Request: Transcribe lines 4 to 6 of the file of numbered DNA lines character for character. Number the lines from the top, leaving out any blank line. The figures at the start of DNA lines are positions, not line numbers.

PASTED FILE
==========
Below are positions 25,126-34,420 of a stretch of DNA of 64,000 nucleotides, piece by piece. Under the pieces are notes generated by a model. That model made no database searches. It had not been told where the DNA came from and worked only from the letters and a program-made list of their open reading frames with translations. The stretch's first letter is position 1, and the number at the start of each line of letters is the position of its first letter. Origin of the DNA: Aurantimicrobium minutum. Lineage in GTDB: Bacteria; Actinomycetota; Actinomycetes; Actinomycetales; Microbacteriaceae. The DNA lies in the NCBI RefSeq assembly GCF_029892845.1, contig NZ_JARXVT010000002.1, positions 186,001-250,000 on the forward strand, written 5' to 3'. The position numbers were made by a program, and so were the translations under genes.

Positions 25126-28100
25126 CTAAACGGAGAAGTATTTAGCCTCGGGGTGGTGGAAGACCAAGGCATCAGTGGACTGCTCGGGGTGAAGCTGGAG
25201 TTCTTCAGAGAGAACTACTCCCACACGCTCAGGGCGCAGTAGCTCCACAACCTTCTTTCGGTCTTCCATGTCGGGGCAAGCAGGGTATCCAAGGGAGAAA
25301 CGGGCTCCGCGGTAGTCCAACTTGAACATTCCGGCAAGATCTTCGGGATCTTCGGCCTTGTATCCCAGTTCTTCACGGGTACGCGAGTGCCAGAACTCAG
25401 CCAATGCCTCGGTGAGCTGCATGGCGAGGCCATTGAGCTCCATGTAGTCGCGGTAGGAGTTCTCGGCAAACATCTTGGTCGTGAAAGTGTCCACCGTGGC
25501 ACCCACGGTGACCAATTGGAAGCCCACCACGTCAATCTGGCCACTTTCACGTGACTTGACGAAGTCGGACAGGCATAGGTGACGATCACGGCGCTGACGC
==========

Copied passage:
25201 TTCTTCAGAGAGAACTACTCCCACACGCTCAGGGCGCAGTAGCTCCACAACCTTCTTTCGGTCTTCCATGTCGGGGCAAGCAGGGTATCCAAGGGAGAAA
25301 CGGGCTCCGCGGTAGTCCAACTTGAACATTCCGGCAAGATCTTCGGGATCTTCGGCCTTGTATCCCAGTTCTTCACGGGTACGCGAGTGCCAGAACTCAG
25401 CCAATGCCTCGGTGAGCTGCATGGCGAGGCCATTGAGCTCCATGTAGTCGCGGTAGGAGTTCTCGGCAAACATCTTGGTCGTGAAAGTGTCCACCGTGGC